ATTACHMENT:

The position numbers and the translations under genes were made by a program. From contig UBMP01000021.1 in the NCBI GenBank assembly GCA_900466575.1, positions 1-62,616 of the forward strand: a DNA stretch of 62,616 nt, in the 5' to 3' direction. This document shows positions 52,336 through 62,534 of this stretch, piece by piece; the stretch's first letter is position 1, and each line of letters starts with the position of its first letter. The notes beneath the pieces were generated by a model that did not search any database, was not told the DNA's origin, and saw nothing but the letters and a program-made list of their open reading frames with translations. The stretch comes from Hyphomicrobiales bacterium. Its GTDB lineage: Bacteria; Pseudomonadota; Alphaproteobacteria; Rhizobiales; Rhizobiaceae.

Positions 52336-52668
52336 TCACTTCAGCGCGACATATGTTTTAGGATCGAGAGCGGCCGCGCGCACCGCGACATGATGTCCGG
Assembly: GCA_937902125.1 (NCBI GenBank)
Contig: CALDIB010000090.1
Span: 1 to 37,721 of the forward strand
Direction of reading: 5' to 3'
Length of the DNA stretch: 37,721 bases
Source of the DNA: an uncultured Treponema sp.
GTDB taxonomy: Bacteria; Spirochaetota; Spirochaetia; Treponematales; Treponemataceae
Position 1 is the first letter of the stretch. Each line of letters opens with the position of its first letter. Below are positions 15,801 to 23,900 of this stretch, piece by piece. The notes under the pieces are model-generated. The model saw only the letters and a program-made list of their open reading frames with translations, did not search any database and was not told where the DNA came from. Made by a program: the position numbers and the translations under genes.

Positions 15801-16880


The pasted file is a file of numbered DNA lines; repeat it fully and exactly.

The position numbers and the translations under genes were made by a program. From contig UBMP01000021.1 in the NCBI GenBank assembly GCA_900466575.1, positions 1-62,616 of the forward strand: a DNA stretch of 62,616 nt, in the 5' to 3' direction. This document shows positions 52,336 through 62,534 of this stretch, piece by piece; the stretch's first letter is position 1, and each line of letters starts with the position of its first letter. The notes beneath the pieces were generated by a model that did not search any database, was not told the DNA's origin, and saw nothing but the letters and a program-made list of their open reading frames with translations. The stretch comes from Hyphomicrobiales bacterium. Its GTDB lineage: Bacteria; Pseudomonadota; Alphaproteobacteria; Rhizobiales; Rhizobiaceae.

Positions 52336-52668
52336 TCACTTCAGCGCGACATATGTTTTAGGATCGAGAGCGGCCGCGCGCACCGCGACATGATGTCCGG
Assembly: GCA_937902125.1 (NCBI GenBank)
Contig: CALDIB010000090.1
Span: 1 to 37,721 of the forward strand
Direction of reading: 5' to 3'
Length of the DNA stretch: 37,721 bases
Source of the DNA: an uncultured Treponema sp.
GTDB taxonomy: Bacteria; Spirochaetota; Spirochaetia; Treponematales; Treponemataceae
Position 1 is the first letter of the stretch. Each line of letters opens with the position of its first letter. Below are positions 15,801 to 23,900 of this stretch, piece by piece. The notes under the pieces are model-generated. The model saw only the letters and a program-made list of their open reading frames with translations, did not search any database and was not told where the DNA came from. Made by a program: the position numbers and the translations under genes.

Positions 15801-16880